Additionally, both works only experiment with algorithms and do not apply a nested cross-validation procedure, which is required to make plausible conclusions when hyperparameter optimization is involved [Cawley and Talbot2010].
Consider a target variable , a feature vector
, and an unknown joint distributionon , from which we have sampled a dataset containing observations.
A machine learning (ML) algorithm tries to approximate the functional relationship between and by producing a prediction model , controlled by a multi-dimensional hyperparameter configuration . In order to measure prediction performance pointwise between a true label and its prediction
, we define a loss function
. We are naturally interested in estimating the expected risk of the inducing algorithm, w.r.t.on new data, also sampled from : Thus, quantifies the expected predictive performance associated with a hyperparameter configuration for a given data distribution, learning algorithm and performance measure.
Given a certain data distribution, a certain learning algorithm and a certain performance measure, this mapping encodes the numerical quality for any hyperparameter configuration .
Given different datasets (or data distributions) , we arrive at hyperparameter risk mappings.
For a set of configurations and with a slight abuse of notation, we could define and visualize
as a matrix of dimensions of risks for different configurations and datasets. Here, the -th row-vector of contains the risks of all configurations in , evaluated on dataset ; while the -column contains the empirical distribution of risk for across all datasets.
Defining a set of optimal defaults
Hyperparameter optimization methods usually try to find an optimal for a given dataset. In this work on the other hand, we try to find a fixed-size set that works well over a wide variety of datasets, in the sense that contains at least one configuration that works well on any given dataset (and in that case we do not really care about the performance of the other configurations on that dataset). In order for this to be feasible in practice, the individual datasets need to have at least some common structure from which we can generalize. This patterns can in general stem from algorithm properties, such as combinations of individual hyperparameters that work well together, or alternatively from similar data situations. By using a large number of datasets, we hope to find defaults that are less tailored to specific datasets, but generalize well. This allows focusing on the first kind of patterns. If patterns can be transferred from a set of datasets to a new dataset, one would assume that, given there exists a common structure, learned configurations perform significantly better than a set of randomly drawn data points on the same held out dataset.
In practical terms, given our set , we would trivially evaluate all configurations in parallel (e.g., by cross-validation), and then simply select the best one to obtain the final fit for our ML algorithm.
Hence, an optimal set of defaults should contain complementary defaults, i.e., some configurations can cover for shortcomings of other configurations from the same set. This can be achieved by jointly optimizing over the complete set.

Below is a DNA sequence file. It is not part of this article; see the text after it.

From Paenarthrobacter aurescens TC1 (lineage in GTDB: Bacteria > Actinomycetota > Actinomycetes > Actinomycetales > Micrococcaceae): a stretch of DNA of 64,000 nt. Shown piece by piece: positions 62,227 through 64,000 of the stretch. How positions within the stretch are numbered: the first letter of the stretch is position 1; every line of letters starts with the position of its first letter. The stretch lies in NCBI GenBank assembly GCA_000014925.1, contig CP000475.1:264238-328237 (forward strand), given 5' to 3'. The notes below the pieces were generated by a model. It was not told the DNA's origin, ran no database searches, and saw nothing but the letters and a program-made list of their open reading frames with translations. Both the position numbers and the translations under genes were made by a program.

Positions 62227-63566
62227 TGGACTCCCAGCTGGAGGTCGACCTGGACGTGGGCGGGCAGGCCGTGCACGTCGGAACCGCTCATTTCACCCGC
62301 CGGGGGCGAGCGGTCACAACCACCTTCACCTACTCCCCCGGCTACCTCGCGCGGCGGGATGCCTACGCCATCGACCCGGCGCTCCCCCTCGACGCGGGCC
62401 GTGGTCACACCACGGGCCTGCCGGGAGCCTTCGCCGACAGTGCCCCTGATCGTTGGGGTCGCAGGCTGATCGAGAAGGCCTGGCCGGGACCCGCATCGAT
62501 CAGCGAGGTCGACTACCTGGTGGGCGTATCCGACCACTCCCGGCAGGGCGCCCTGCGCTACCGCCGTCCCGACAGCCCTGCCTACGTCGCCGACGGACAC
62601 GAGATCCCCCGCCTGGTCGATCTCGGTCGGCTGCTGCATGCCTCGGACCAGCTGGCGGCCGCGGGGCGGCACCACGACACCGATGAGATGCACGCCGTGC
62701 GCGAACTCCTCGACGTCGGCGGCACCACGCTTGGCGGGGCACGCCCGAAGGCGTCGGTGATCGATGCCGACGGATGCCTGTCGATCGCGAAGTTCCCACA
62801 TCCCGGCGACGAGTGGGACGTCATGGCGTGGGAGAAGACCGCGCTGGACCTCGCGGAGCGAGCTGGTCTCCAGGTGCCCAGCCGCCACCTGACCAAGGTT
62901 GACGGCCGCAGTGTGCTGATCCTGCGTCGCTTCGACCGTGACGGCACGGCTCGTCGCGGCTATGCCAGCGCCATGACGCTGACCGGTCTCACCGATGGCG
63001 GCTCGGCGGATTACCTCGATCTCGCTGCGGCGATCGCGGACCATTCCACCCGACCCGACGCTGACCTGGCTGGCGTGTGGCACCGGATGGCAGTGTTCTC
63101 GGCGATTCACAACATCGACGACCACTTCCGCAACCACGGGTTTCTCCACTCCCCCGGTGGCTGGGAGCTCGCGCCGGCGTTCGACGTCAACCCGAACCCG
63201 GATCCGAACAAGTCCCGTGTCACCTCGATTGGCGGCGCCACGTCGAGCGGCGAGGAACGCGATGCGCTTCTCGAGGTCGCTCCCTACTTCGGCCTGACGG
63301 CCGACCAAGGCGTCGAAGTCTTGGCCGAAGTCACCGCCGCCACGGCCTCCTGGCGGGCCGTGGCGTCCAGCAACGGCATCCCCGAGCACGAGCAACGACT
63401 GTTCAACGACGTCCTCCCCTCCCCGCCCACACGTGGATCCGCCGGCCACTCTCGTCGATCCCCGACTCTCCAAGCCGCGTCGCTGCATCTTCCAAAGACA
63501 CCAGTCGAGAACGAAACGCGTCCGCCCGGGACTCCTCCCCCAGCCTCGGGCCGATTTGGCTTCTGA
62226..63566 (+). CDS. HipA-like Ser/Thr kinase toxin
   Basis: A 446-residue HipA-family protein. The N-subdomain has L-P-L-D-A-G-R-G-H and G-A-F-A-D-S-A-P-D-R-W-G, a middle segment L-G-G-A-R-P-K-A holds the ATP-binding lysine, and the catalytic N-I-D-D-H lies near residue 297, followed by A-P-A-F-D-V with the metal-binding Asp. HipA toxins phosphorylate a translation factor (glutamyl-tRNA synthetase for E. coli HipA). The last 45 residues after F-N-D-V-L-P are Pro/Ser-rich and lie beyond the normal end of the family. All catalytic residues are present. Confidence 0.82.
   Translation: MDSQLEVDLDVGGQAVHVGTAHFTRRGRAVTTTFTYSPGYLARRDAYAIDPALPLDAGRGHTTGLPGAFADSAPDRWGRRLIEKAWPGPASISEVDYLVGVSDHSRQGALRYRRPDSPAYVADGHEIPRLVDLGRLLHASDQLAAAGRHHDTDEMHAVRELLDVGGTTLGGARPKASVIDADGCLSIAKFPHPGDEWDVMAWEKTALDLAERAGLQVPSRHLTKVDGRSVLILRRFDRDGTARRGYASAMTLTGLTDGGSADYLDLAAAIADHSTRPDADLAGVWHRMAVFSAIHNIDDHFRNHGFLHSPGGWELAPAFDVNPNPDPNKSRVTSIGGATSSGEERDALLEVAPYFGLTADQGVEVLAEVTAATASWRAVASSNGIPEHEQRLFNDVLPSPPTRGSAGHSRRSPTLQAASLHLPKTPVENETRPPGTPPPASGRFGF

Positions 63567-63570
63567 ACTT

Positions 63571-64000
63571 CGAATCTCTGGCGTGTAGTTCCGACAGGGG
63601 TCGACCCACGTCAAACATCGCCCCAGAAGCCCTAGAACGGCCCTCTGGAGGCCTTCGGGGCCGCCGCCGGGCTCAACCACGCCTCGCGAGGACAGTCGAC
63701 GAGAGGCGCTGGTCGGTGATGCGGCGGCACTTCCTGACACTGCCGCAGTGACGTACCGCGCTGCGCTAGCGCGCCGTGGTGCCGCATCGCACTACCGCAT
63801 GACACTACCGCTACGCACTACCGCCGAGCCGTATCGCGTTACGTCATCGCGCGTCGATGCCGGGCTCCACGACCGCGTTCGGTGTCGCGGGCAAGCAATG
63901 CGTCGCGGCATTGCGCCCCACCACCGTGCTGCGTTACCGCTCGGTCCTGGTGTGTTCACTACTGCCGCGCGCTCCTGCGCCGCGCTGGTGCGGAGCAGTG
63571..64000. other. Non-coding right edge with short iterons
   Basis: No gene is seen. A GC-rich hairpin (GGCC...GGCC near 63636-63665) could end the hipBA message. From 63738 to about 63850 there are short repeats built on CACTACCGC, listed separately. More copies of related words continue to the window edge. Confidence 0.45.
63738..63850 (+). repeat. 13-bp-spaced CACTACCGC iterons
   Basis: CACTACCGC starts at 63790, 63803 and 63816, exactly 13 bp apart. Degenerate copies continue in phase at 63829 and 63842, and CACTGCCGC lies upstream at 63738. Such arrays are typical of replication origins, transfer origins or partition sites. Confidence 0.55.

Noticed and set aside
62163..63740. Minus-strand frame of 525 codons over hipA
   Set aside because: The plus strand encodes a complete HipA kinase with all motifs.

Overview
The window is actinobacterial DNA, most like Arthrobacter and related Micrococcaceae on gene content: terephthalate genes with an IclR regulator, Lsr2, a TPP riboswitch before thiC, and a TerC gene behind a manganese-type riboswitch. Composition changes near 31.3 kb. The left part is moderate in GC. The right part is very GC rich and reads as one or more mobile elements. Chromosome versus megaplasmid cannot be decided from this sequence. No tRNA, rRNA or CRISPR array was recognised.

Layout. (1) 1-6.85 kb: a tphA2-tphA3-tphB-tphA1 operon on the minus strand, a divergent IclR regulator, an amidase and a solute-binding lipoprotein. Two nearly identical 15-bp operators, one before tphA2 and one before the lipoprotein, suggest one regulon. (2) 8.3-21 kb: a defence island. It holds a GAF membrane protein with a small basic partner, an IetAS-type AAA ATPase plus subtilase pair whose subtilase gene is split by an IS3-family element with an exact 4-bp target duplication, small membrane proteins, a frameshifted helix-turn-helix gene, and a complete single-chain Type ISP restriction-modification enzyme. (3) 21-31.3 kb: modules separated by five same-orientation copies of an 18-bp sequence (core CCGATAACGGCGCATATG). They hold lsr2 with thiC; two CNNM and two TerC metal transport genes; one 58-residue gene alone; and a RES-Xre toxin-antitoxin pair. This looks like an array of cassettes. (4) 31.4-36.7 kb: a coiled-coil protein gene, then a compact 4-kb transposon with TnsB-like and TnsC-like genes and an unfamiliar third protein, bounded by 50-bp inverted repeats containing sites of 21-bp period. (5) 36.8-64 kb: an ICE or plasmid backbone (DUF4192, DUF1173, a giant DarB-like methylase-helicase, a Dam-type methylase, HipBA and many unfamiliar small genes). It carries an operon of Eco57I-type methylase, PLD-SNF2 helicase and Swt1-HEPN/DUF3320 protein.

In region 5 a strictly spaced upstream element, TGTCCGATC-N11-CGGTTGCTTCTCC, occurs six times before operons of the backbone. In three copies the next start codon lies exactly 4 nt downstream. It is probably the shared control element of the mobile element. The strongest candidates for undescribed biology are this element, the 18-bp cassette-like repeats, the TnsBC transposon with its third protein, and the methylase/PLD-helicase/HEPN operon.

Risk of a set of configurations
The risk of a set of configurations , for datasets is given by:
We aggregate this to a single scalar performance value by using a function , e.g., the median. For aggregation to be sensible, we assume that performances across all datasets are commensurable, which is a strong assumption.
The optimal set of defaults of size is then given by
We compare two methods, namely an exact discretized and a greedy search approach, that allow us to obtain such sets of defaults.
This problem is a generalization of the Maximum coverage problem, which was proven NP-hard by Nemhauser1978 (Nemhauser1978). The original maximum coverage problem assumes Boolean input variables, s.t. each set covers covers certain elements, whereas the formulation in our context assumes scalar input variables. This adds additional complexity to the Exact Discretized Formulation.
Exact Discretized Optimization
A discrete version of this problem can be formulated as a Mixed Integer Programming problem. The solution we propose is specific to the aggregation functions sum and mean. Other aggregation function can be incorporated as well, at the cost of introducing more variables and constraints. Given a discrete set of configurations , we first define
for each and given , where is the empirical risk 22todo: 2PP: now it is empirical? of on .
Intuitively, now is a set of integer indices such that for each holds that the risk of is lower than the risk of on dataset . The definition of assumes no ties. Ties may be broken arbitrarily, but must be consistent. For example, comparing can be replaced by the lexicographical comparison .
In order to obtain a set of defaults, the goal is to minimize
The free variables are (a matrix of size ) and (a vector of size , containing booleans). After the optimization procedure, if and only if is part of the optimal set of defaults. Eq. 4 ensures that exactly the required number of defaults will be selected. Matrix does not need to be restricted to a specific type, but will only contain values (we will see why further on). After the optimization procedure, element will be if and only if configuration has the lowest risk on distribution out of all the configurations that are in the set of defaults. Formally, if and only if (this is enforced by Eq. 5). The optimization criterion presented in Eq. 3 is the Hadamard product between the matrix and the matrix of risks . The outcome of this formula is equal to the definition of the risk of a set of configurations, with being the sum. The aggregation functions sum and mean lead to the same set of defaults.